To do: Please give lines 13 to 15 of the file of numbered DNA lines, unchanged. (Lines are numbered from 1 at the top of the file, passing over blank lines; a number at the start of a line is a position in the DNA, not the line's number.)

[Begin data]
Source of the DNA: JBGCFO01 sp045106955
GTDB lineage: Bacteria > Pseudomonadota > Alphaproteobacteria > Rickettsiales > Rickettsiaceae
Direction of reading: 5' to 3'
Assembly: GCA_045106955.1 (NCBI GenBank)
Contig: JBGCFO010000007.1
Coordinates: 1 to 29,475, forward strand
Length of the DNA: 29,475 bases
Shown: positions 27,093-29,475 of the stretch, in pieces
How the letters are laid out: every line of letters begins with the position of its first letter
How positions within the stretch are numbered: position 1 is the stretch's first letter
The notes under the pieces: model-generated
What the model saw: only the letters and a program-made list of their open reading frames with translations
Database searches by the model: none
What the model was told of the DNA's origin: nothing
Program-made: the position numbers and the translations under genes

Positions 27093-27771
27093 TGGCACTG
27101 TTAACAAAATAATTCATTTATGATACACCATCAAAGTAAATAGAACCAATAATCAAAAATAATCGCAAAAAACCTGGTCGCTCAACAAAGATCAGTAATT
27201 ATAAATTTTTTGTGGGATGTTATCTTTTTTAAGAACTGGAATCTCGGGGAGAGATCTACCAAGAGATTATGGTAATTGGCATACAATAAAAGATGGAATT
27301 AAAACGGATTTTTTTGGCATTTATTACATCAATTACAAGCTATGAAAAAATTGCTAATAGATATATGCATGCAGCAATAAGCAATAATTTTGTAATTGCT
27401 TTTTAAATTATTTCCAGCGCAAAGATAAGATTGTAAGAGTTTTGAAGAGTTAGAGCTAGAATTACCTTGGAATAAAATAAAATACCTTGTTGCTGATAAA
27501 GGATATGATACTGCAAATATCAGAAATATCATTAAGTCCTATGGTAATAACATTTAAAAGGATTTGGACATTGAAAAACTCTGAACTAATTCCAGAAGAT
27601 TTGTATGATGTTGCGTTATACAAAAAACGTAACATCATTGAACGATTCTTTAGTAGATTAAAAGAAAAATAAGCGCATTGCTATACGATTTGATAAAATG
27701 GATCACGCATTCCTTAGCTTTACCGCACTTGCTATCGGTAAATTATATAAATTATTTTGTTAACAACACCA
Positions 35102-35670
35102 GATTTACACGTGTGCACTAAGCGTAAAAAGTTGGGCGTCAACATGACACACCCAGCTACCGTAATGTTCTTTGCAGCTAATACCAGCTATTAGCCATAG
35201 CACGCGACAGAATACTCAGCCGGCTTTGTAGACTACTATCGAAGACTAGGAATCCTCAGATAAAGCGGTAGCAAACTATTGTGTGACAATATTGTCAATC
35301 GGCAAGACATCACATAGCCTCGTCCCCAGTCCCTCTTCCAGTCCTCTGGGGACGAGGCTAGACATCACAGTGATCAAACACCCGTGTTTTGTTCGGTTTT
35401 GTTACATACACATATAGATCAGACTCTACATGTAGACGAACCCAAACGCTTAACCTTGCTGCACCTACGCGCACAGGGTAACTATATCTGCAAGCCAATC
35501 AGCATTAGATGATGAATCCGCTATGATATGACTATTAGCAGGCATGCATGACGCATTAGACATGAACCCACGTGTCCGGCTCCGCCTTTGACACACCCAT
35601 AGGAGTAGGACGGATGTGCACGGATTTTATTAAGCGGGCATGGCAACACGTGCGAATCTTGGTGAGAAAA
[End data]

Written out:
Database searches by the model: none
What the model was told of the DNA's origin: nothing
Program-made: the position numbers and the translations under genes